But it’s worth noting tax on top earners stayed north of 80 percent for decades on both sides of the U.S.-Canada border. It wasn’t until the 1960s and 70s that the top bracket in both countries began a winding slide down to the 30-something percent range. Yes, there are various loopholes, exceptions and other economic caveats to account for, but the trend is a clear one. We used to tax the ultra rich way more than we do now, and it worked. (Cue the pitchforks?)
Now that scientific consensus says Canada is facing another terrifying global emergency, ie. climate change, there are experts who say we need more than a carbon tax to bring down emissions on an urgent schedule. Dennis Bartels, one of the first-ever researchers to look at the WWII model for climate change mobilization, believes a wealth tax absolutely needs to be part of Canada’s plan to decarbonize its economy.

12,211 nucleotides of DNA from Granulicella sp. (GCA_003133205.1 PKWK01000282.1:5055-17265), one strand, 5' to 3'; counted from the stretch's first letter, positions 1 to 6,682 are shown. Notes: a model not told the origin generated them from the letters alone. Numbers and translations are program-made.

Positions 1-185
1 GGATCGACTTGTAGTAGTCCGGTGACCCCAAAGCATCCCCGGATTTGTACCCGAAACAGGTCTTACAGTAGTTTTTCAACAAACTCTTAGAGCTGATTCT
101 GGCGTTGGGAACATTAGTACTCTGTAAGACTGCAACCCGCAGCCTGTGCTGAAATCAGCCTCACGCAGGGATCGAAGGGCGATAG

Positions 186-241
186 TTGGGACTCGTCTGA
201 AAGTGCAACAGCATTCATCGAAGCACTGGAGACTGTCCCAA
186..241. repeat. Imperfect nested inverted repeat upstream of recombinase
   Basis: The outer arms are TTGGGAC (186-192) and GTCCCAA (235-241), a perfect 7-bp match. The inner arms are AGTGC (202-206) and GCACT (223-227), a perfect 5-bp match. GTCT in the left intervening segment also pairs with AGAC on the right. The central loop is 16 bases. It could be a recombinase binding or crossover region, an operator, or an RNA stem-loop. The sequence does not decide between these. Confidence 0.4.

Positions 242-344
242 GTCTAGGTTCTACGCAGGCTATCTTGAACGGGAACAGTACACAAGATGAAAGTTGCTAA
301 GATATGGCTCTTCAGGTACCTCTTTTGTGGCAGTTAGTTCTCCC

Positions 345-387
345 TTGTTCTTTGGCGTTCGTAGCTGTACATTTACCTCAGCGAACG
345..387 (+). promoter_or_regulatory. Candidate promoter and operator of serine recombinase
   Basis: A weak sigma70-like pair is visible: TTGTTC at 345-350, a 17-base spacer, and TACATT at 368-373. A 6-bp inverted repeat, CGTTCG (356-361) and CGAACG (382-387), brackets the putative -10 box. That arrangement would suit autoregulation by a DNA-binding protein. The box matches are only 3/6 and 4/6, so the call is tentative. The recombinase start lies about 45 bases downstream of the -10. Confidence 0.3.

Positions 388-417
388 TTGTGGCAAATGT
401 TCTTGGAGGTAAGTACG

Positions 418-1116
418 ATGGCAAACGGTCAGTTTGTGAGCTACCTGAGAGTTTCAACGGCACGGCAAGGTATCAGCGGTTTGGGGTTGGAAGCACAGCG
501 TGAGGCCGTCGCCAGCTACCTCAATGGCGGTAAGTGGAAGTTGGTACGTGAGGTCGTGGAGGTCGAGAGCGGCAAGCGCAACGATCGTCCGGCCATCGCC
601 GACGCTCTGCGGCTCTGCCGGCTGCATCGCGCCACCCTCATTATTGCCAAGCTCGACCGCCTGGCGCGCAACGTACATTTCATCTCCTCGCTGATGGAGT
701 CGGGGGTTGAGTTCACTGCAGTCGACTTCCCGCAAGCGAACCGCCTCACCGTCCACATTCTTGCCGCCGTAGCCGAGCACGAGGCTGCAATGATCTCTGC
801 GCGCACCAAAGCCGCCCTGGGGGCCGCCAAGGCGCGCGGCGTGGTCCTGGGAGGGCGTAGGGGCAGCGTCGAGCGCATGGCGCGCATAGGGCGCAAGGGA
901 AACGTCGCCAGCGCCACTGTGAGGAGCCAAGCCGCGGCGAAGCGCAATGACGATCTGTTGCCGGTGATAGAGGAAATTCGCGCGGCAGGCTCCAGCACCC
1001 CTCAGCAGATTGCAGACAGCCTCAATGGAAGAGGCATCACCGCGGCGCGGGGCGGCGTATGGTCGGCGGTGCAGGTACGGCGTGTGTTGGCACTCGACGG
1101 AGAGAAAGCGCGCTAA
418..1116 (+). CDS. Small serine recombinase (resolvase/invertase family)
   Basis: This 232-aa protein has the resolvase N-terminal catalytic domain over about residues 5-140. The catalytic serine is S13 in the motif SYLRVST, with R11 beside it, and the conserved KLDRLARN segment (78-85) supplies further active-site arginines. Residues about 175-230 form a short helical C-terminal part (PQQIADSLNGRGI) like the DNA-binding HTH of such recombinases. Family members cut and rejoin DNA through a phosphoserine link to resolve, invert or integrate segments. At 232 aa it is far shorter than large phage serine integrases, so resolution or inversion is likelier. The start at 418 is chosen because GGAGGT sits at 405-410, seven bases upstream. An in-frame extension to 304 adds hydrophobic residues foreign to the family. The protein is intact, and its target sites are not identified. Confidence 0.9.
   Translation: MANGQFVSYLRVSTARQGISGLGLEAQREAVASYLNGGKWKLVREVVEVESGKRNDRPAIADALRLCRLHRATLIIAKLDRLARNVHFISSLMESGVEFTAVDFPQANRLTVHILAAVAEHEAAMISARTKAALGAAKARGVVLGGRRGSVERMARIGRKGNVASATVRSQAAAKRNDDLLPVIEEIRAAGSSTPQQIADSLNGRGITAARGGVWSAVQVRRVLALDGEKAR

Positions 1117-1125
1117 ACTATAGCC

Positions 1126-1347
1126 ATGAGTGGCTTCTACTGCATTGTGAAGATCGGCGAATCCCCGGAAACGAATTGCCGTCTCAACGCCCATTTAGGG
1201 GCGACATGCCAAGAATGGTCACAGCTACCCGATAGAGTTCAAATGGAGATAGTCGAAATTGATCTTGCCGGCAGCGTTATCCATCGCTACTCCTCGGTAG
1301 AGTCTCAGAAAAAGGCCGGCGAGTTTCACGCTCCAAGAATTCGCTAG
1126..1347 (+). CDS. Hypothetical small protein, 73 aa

Bartels and his daughter Natasha, who teaches high school history, reached out to me earlier this month with more lessons from Canada’s most radical economic experiment. They reminded me that the war effort also included providing housing and childcare for workers in new industries, and a focus on local food production.
But the biggest takeaway was that turning an economy on its head required the rich to pitch in more than the rest of us. This is how the country launched 28 new Crown corporations, including resource and energy companies, and remade our education and food systems to fit a new reality.